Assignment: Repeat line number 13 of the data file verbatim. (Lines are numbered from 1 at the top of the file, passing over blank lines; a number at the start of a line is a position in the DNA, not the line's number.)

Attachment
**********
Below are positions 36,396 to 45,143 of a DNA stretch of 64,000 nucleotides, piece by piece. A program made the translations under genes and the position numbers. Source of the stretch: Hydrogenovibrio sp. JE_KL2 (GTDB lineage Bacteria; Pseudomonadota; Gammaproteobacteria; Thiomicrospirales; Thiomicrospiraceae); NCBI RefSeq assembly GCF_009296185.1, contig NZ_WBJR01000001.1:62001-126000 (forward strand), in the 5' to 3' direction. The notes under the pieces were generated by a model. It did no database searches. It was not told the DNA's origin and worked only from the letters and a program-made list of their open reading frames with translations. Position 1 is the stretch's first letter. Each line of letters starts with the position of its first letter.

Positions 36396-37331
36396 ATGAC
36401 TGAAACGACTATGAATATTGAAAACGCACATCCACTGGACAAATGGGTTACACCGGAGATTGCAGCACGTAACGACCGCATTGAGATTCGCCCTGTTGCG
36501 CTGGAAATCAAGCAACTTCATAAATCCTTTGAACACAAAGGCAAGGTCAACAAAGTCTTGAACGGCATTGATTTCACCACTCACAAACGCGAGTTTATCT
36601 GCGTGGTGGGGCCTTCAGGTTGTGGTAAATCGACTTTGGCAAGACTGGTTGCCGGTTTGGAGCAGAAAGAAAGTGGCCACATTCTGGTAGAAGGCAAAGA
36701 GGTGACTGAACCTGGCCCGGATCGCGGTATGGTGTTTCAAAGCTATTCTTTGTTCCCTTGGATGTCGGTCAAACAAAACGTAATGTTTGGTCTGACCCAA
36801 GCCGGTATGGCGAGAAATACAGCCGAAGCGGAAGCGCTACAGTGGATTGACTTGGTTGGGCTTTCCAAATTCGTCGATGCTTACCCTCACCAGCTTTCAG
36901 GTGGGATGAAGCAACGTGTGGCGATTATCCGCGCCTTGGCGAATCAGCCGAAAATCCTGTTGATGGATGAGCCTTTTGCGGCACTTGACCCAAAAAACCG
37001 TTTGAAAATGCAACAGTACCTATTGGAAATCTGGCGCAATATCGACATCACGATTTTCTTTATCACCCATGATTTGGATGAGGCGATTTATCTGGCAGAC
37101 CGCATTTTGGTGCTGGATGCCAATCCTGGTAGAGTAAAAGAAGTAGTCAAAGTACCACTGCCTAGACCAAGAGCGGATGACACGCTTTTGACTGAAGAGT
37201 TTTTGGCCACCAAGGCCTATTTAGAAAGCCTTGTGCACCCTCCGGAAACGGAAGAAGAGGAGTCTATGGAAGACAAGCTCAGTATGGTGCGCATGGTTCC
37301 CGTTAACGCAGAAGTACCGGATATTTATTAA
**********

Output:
37301 CGTTAACGCAGAAGTACCGGATATTTATTAA